Tuesday, May 22, 2012


It's coming up on six months now since mother entered the nursing home. I have cut my visits down from daily, to every other day now, except for Saturdays. It's a Thursday, and I have come for a visit. I open the front door to the home and instantly see the figure of a small, gray haired woman, sitting in her wheelchair, barely recognizable as my mother, staring at me as I walk down the hall. "You look like my Jean!" she says. I laugh a little and say "I do!" She replies back, "And you sound like her too!" Looking at a nurse standing, observing it all at the nurses station, I began to play mother a little bit. "Well, I guess that I might just be your Jean" I say. "Well, how did you get to be my daughter?" she asks. Grinning at the nurse, with a quick wink, I say "I guess you birthed me!" Mother begins to give that all familiar laugh of hers, showing every tooth in her head. Mother's room is located just around the corner which she shares with a lady of similar age, but who has all her faculties in tact. When mother lived at my house, I would give her the three "C's" as needed: Cut, Color and Curl. I was always determined that I would never allow my mom's hair to become gray. I had asked this question of her many times way back when her mind was not as demented as now, "Mom, when you get old and unable to have your hair done, do you still want me to color it?" Her answer would always be, "Well, I guess I do!" This isn't the first promise I've had to break, but one that I'm reminded of every time I see her. Every day upon arriving, I quickly wheel mother to her room, plug her curling iron in and began to curl away, somehow thinking that if I keep her hair curled, the color of it wouldn't be as noticeable. Mother's roommate, fills me in on the happenings in "the home" while I do the honors. It was just a few nights ago, that I had a call from one of the nurses on duty, informing me that mother had become agitated at one of her fellow residents and gave them a punch. I had noticed mother becoming more and more outspoken and aggressive over the past few months. Most of her medication had been stopped in order to keep her awake more. I must say, I was a little set back, at the thought of my beautiful, kind and loving mother, punching somebody. After being assured that everything was under control and that the doctor would be notified of mother's behavior in case medication was needed for her agitation, I felt a little reassured that the poor recipient of mother's bad deed would be alright. Upon telling the incident to some of my family members, we have jokingly named her "Rocky." My husband is a member of the local Rescue Squad, which entitles him to sport around an emergency radio most places he goes. Last night, I was sitting back watching "Wheel of Fortune" when he opened the door and announced that it had come over his radio that the Fire Department had been summoned to "the nursing home" and he wouldn't be surprised if "Rocky" hadn't pulled the alarm. As I continue to curl mother's hair, I purposely mention the fire alarm incident to her roommate, and in turn, is obliged to tell me the details. She states that it was just a test, with someone coming over the loud speaker, telling everyone that things were alright. I look away and breathe a sigh of relief with a slight grin on my face. I guess if you look hard enough, one can find a little humor in anything. A lot of mother's caregivers stop by her room during my visits and I enjoy a tale or two that they share with me about shenanigans that mother has been up to. I don't know about all nursing facilities, but I can really feel a "since of family" at this nursing facilty. I unplug my curling iron, say my goodbyes, and head out. As I'm walking down the hall, I can hear my mother talking and sense that she is following me. I dare not look back, but quickly walk out the door. I have a habit of telling her when I leave, that I need to go and run the church bulletins off at the church before it gets dark. This little fib has saved me many a time from her not wanting me to leave. Even though mother is deep in dementia, somewhere down inside her, she still remembers that I have always typed our church bulletin. Dementia has not yet taken the love of the Lord from her heart, and gives permission for her daughter to go and serve HIM, even if it's just to type a church bulletin.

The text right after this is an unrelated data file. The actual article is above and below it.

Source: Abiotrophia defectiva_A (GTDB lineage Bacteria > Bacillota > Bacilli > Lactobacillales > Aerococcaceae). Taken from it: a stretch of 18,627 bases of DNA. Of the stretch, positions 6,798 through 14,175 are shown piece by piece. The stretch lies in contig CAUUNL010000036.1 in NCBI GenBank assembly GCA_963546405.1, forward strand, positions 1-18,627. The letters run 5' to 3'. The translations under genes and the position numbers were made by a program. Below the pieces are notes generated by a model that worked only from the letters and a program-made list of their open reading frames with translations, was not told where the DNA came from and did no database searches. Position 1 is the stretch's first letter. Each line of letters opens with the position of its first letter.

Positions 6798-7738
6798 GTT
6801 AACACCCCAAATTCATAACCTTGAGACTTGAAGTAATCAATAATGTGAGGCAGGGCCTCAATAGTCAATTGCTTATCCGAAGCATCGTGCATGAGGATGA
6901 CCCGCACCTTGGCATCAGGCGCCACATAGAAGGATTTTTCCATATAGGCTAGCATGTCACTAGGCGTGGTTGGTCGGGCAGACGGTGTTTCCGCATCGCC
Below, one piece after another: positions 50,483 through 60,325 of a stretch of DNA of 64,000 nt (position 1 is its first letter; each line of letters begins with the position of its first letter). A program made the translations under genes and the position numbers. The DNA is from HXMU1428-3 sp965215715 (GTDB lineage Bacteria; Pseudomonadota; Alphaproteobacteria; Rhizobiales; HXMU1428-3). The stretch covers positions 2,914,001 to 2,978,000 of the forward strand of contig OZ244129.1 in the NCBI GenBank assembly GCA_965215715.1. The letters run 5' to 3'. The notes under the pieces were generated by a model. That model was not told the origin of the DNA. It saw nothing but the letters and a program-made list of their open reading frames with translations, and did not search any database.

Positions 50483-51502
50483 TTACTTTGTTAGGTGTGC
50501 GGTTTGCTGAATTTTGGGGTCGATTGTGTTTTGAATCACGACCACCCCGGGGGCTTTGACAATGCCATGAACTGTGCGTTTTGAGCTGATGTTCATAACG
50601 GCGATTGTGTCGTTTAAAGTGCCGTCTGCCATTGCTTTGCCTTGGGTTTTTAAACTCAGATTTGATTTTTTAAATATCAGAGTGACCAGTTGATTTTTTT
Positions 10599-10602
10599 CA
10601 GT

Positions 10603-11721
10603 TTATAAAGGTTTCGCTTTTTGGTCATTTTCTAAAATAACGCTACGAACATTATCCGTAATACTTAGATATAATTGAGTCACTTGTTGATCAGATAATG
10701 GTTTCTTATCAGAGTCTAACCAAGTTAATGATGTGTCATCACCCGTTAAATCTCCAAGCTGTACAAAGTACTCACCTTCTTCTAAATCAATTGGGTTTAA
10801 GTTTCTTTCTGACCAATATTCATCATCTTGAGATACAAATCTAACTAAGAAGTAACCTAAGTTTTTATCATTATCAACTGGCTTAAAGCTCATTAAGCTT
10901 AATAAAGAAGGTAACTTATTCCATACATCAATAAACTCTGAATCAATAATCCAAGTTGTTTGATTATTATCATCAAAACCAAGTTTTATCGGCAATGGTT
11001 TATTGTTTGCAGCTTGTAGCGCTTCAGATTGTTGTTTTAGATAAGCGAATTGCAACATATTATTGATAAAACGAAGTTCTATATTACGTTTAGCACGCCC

1. Jean,

    Thank you for starting and even more so for continuing this blog.

    My mother, too, has been diagnosed with dementia about two years ago. She lives far from me, and is cared for by a man who loves her deeply.

    I've not read every entry here, but have read many tonight, and I am so glad your mother is so well-loved by you. And it's clear you were and are so well-loved by her.

    I'm glad you have a sense of humor about it. I know that my Mom and I are able to laugh about it still. Her man gives her niacinamide (a supplement that seems to help) and she'll say, "I take supplements to help with something -- I can't remember what," and I'll say, "It's to help with your memory, Mom," and she'll suddenly laugh heartily, and respond, "Well, that's good, then! I obviosuly need help with that!" :)

    Anyway... Thank you for this blog. I understand that with which you are struggling. I hope you keep writing about it.

    Warm Regards,


  2. If you have a Rocky, I must have a wolf. My Mom scratched and bit the nurses for 3 nights until she too was medicated. She was a gentle, loving, woman who loved to teach Sunday School and cook things for all her women she taught. Now she has a bit of the ....never mind, she's just not as nice as she use to be or as gentle. My blog is momsdementia.com and I cover causes and 7 steps of dementia. I am enjoying your blog very much.